Curious historians, in particular, may wish to know by whom emotional diplomacy is “coordinated.” Which advisors, confidantes, friends or spouses help invent, recommend, mandate and synchronize emotional diplomacy, prior to the regular, top-down missives by a head of state that Hall aptly calls the script? Who wrote the script? Human beings, as Hall reminds us, “do not divest themselves of emotional experience by becoming policymakers.” (8) Even so, not all official emotion necessarily finds its way directly from the presidential heart to an ambassadorial assignment of appropriate behavior. It is, however, in the very interest of those compelled to deploy “emotional diplomacy” to keep the deliberate dramaturgy and the bureaucracy of emotional decision-making off the record. Sincerity and strategizing are uneasy friends, if they are friends at all. The less the “target” – and the public – knows about the managerial aspect of policy-planning in emotional diplomacy and the more strategic intentions recede backstage, the greater are the prospects of emotional diplomacy to succeed.

The bibliography ranges across scholarship and sources published in English, German and (simplified) Chinese. An unfortunate error is the repeated misidentification of NATO as the “North American Treaty Organization.” Readers in doubt will be reassured to know that the acronym still stands for the “North Atlantic Treaty Organization.” This book will appeal to scholars interested in ritual as a sociological concept, in the behavioral edge of political psychology, the history and analysis of international relations and the vastly unfamiliar terrain between these fields. Undoubtedly, the performance of emotions has been for a very long time the heart, if not the pulse, of diplomacy. This book was published before the Paris attacks. The international responses unraveling since give us more reason than ever to utilize the important findings here.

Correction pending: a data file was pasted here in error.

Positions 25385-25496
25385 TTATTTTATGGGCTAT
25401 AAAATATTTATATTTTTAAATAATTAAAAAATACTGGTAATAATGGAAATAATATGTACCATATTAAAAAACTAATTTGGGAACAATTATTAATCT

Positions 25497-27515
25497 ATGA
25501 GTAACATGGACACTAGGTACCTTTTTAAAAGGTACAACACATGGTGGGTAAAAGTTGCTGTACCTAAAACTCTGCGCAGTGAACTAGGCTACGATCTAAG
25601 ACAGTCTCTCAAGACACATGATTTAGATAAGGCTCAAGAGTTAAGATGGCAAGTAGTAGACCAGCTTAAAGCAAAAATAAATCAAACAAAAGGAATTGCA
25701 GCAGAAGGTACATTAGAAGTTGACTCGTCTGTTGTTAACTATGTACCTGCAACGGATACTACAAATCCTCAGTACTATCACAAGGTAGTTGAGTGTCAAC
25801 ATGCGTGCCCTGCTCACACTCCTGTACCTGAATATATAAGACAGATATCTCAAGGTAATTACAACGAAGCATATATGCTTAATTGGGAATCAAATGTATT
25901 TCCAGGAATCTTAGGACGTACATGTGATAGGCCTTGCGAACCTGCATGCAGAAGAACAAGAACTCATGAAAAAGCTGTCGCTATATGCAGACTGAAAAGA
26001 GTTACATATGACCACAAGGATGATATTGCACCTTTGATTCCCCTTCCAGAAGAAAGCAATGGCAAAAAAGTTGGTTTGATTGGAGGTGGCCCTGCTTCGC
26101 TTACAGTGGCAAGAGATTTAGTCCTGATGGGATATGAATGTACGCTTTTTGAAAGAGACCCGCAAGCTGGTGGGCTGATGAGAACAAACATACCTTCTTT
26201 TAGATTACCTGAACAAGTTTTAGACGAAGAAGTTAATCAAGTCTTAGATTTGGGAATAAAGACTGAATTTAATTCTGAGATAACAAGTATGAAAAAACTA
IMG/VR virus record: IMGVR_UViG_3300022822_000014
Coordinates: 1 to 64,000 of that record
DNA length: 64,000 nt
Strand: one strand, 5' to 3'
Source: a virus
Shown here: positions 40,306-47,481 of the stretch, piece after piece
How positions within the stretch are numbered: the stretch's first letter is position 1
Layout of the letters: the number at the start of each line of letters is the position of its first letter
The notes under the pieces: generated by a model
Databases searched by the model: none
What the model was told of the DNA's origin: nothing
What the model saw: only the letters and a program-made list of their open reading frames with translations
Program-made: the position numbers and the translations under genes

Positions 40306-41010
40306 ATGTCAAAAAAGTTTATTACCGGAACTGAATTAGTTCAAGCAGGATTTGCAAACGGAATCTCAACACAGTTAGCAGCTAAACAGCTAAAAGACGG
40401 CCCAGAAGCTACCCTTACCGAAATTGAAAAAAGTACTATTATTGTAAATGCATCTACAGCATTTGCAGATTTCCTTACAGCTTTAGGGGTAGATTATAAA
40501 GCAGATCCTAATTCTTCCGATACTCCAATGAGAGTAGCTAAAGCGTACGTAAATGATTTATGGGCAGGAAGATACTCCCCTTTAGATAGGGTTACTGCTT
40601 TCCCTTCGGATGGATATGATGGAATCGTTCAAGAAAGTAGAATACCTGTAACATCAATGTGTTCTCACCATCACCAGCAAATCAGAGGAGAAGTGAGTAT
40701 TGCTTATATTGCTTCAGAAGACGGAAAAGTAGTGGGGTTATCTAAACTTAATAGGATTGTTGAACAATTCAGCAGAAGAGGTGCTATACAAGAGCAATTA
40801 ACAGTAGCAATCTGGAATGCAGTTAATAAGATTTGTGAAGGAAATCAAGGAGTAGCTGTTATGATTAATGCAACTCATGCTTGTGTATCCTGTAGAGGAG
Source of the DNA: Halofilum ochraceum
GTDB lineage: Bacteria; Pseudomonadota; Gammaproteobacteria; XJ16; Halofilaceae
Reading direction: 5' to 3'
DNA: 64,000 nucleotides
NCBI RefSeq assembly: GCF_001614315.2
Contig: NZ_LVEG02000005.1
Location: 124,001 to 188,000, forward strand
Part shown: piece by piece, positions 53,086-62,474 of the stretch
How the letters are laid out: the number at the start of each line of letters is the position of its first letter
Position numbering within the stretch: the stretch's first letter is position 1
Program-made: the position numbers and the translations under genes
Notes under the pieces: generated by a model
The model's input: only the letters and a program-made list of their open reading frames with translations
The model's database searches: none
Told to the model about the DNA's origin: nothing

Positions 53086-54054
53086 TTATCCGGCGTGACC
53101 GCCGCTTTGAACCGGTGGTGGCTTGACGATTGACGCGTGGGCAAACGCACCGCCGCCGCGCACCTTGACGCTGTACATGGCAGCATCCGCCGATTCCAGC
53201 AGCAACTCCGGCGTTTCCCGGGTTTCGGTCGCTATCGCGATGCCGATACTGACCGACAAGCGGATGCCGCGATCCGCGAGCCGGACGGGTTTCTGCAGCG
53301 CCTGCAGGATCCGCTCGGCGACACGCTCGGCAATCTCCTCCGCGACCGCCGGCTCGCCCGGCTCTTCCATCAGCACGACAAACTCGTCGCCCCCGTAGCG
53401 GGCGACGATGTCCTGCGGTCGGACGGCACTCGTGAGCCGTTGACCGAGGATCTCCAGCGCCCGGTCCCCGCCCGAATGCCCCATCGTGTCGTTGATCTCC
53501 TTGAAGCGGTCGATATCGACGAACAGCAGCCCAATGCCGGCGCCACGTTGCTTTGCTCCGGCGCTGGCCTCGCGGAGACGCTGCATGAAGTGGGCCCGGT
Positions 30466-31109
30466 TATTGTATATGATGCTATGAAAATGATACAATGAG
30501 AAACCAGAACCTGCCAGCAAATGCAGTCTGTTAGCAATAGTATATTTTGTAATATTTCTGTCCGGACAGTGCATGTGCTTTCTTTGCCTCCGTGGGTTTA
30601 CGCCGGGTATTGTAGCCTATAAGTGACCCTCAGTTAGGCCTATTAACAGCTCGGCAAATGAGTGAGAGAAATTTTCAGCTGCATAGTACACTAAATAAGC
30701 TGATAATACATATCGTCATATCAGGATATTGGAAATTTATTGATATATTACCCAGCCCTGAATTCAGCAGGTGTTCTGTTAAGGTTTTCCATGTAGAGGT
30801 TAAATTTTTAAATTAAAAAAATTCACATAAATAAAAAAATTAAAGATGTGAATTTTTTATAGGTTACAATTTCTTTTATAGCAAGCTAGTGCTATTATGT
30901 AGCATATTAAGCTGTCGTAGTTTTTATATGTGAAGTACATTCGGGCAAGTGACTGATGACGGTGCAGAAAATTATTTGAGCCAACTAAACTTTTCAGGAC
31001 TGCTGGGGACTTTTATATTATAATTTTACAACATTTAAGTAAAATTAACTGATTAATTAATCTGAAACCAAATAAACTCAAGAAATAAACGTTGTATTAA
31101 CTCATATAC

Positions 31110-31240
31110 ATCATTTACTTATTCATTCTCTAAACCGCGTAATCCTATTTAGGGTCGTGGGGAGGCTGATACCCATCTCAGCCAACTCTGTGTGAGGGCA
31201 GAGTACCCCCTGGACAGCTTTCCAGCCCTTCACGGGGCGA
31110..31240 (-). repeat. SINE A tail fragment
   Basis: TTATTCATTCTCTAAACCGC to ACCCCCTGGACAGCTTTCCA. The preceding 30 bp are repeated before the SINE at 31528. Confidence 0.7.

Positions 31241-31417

Diplomat-Scientists

Posted by Kenneth Weisbrode in New Diplomatic History Blog · Comments ( 0 )

An interesting look at the diplomatic role played by some scientists:

http://www.theatlantic.com/science/archive/2015/09/science-diplomacy/407455/

When Scientists Do What Diplomats Can’t